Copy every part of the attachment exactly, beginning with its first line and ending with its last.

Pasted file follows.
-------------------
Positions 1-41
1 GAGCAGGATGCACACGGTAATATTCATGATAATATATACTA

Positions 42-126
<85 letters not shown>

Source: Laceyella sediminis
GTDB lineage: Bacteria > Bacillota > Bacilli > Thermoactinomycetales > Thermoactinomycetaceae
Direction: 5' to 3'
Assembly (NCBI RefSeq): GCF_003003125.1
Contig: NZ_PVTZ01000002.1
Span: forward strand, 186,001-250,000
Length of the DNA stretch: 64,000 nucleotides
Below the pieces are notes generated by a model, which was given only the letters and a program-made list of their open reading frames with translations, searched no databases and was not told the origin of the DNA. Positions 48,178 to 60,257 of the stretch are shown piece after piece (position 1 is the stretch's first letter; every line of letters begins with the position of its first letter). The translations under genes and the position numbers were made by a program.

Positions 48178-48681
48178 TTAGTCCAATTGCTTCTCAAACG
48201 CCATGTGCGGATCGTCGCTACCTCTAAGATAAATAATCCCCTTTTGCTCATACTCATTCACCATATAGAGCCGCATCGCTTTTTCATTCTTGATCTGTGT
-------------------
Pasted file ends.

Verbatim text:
Positions 1-41
1 GAGCAGGATGCACACGGTAATATTCATGATAATATATACTA

Positions 42-126
<85 letters not shown>

Source: Laceyella sediminis
GTDB lineage: Bacteria > Bacillota > Bacilli > Thermoactinomycetales > Thermoactinomycetaceae
Direction: 5' to 3'
Assembly (NCBI RefSeq): GCF_003003125.1
Contig: NZ_PVTZ01000002.1
Span: forward strand, 186,001-250,000
Length of the DNA stretch: 64,000 nucleotides
Below the pieces are notes generated by a model, which was given only the letters and a program-made list of their open reading frames with translations, searched no databases and was not told the origin of the DNA. Positions 48,178 to 60,257 of the stretch are shown piece after piece (position 1 is the stretch's first letter; every line of letters begins with the position of its first letter). The translations under genes and the position numbers were made by a program.

Positions 48178-48681
48178 TTAGTCCAATTGCTTCTCAAACG
48201 CCATGTGCGGATCGTCGCTACCTCTAAGATAAATAATCCCCTTTTGCTCATACTCATTCACCATATAGAGCCGCATCGCTTTTTCATTCTTGATCTGTGT